Thinking Thursday: Beware the Bandwagon and Lessons To Be Learned


By: Stephen Crane (Photo: Flickr user Crystl)

It's no real secret that gamers are a passionate group of people. If you try to discuss the industry with a hardcore gamer, you had better know your facts or be prepared to learn as you are corrected on minute details. Gamers care a lot about facts, figures, and making sure the industry gets fair representation in the media. Just look at this point by point rebuttal to articles on Kotaku. That's dedication.

It's unfortunate, then, that gamers cannot give the same respect when looking internally to the industry. These past few months have been racked with a few scandals that in the end are miscommunications between the gamers and the developers. First, we saw the EA/DICE pre-order DLC controversy with Battlefield 3. Next, we saw a uprising with the sudden removal of Crysis 2 and other EA properties from Steam. Most recently, a crisis rocked EVE Online with its most recent update and confusion over the future of the micro transaction system. Let's go over these point by point.

Battlefield 3 Pre-Order Protests

First let's look at what happened with Battlefield 3. It was announced early last month that gamers who pre-ordered the game would be able to obtain free DLC the day of the game's release. This DLC would include guns, ammo, attachments, and maps that are not available to those who do not pre-order the game. The internet immediately took this story and ran with it, proclaiming a Battlefield 3 boycott until this DLC was removed or amended. The fear was the added items would imbalance the games in favor of those who pre-ordered in a brick-and-mortar establishment.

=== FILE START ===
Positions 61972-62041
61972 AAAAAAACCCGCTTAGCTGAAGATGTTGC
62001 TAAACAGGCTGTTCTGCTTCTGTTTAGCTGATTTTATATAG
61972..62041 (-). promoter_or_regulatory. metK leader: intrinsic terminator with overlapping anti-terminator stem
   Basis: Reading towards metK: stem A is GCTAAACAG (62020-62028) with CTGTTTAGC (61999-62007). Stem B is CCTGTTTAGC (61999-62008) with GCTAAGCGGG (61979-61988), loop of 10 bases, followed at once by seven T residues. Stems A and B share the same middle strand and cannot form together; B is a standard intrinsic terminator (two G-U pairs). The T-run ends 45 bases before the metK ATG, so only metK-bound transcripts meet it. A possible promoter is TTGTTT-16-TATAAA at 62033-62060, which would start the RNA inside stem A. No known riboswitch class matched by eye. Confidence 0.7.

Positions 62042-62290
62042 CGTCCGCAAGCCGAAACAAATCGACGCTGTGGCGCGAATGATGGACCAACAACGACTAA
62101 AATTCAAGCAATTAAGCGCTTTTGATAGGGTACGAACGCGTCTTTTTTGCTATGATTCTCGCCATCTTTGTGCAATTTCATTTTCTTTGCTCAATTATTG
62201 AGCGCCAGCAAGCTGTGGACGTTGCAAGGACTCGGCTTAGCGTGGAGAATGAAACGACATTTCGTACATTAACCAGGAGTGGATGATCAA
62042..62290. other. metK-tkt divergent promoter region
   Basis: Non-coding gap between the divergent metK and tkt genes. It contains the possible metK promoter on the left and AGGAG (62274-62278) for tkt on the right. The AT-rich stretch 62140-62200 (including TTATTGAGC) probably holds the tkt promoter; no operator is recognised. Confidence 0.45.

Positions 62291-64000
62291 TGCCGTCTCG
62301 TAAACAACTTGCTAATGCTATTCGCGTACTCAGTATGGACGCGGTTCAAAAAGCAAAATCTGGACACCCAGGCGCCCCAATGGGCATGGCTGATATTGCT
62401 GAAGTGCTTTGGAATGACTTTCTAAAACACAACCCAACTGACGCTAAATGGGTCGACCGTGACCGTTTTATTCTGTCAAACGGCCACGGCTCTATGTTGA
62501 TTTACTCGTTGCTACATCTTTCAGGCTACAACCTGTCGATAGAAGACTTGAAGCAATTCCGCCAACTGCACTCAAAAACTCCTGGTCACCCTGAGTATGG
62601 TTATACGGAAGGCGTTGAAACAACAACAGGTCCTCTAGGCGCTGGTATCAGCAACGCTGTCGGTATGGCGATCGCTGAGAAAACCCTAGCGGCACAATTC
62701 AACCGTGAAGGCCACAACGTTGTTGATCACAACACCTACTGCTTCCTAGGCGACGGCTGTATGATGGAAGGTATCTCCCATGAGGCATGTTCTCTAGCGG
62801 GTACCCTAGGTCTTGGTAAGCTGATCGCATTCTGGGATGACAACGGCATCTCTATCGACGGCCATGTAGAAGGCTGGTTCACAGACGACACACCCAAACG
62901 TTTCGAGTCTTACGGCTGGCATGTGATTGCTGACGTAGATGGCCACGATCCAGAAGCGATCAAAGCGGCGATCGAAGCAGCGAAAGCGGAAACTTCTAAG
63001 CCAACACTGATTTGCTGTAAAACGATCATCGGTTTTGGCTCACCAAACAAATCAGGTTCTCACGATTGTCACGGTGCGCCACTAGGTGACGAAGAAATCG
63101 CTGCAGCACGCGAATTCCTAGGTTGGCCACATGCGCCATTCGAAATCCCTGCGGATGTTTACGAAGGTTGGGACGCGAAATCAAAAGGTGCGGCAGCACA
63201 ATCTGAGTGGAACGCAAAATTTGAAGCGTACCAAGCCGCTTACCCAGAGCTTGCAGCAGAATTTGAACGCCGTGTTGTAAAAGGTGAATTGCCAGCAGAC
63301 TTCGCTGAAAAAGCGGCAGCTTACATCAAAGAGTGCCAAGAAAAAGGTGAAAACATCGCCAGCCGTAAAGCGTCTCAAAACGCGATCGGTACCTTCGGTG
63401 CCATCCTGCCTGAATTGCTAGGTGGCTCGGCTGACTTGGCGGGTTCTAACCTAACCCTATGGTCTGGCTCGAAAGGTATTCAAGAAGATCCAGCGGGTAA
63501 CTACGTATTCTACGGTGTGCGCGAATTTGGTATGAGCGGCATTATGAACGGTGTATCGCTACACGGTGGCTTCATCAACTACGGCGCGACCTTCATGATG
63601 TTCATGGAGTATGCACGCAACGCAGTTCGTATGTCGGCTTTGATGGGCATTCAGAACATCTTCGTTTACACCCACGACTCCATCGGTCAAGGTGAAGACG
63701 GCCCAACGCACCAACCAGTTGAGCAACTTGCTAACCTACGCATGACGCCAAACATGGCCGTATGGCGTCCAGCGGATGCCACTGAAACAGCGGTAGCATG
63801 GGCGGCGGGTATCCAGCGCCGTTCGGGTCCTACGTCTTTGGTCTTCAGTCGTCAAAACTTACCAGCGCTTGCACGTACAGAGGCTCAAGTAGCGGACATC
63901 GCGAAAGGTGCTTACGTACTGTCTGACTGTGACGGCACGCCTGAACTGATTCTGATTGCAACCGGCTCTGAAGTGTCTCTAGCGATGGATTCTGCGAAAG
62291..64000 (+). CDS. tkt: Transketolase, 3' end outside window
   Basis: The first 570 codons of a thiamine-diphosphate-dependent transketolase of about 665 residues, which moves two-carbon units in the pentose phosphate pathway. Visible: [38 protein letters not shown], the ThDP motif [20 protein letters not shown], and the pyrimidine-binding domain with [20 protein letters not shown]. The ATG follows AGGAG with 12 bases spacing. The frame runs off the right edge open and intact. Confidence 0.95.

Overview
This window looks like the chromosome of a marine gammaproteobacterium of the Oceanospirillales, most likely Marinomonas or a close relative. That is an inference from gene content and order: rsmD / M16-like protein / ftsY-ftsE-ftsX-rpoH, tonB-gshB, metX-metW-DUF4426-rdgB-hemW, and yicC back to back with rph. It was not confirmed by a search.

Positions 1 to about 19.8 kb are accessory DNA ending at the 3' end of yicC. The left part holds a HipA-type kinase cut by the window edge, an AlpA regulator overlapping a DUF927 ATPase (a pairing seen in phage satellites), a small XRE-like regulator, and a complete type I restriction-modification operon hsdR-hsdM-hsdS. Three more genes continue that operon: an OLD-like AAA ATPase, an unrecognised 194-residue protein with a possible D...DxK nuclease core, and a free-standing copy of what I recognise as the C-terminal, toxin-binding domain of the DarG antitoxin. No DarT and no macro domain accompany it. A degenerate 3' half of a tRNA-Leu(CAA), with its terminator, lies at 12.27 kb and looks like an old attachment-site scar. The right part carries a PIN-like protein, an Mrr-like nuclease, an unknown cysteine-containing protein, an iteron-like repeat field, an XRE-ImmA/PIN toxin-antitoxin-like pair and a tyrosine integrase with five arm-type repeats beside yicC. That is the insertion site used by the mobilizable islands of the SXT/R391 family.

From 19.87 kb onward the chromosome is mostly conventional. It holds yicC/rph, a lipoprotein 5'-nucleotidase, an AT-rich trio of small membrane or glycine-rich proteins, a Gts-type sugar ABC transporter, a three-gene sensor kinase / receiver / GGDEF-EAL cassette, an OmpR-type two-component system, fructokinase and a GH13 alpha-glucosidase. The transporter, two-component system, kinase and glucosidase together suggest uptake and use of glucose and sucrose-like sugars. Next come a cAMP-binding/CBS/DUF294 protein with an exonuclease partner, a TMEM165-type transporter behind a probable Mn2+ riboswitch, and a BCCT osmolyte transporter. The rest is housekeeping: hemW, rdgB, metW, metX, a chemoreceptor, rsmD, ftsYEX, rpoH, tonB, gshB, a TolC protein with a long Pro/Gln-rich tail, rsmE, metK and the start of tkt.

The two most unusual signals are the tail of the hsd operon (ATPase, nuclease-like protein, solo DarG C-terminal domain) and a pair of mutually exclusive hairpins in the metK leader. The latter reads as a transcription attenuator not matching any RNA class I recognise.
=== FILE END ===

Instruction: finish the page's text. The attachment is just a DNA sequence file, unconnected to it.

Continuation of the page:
The truth of the matter was that the DLC would only remain exclusive for a limited time. DICE later explained that the Physical Warfare Pack was planned to be made available to all gamers for free later this year and that the pre-order DLC items were chosen specifically because they would not imbalance the game. Sure, the items may provide a temporary advantage to certain gamers, but developers really do need to offer something more awesome than horse armor if they want to attract pre-orders.

EA Games Crysis 2 and Alice: Madness Returns Evaporate from Steam

Later on in the month, we also saw allegations that EA had removed Crysis 2 from the Steam game library. Alice: Madness Returns was also absent from the store. The coincidence of these events matched with an already unhappy attitude towards EA and its Origin gaming service Gamers immediately started blaming EA for aggressively pushing the new game distribution platform. It certainly seemed on the surface like EA intended to only allow downloads of EA games through its own platforms.

Once again, the truth turned out to not be nearly as nefarious. EA's statement to IGN was very telling of the confusion on the part of the developer as well as the internal workings between EA and Steam. The games were removed because "Steam has imposed a set of business terms for developers hoping to sell content on that service… [u]nfortunately, Crytek has an agreement with another download service which violates the new rules from Steam and resulted in its expulsion of Crysis 2 from Steam."

CCP Isn't The Best At Keeping Gamers In The Loop

Finally, and most recently, we come to the crisis that nearly caused EVE Online to implode upon itself. The most recent updates to the game in the form of the patch, Incarna introduced many changes to the game. Players were finally able to move the avatar around inside a station, and vanity items were introduced for the character design including a $68 USD monocle. Yeah, that's pretty expensive for an item that has no effect in the game.

A leaked internal newsletter seemed to hint at the possibility of the micro transaction system expanding to include 'gold ammo' which would most likely have added stat bonuses. A dev blog entry was posted which only served to make the players angrier as the tone seemed condescending. Amazingly, an internal email was also leaked which was very angry in its tone and condescending towards the gamers and their attitudes.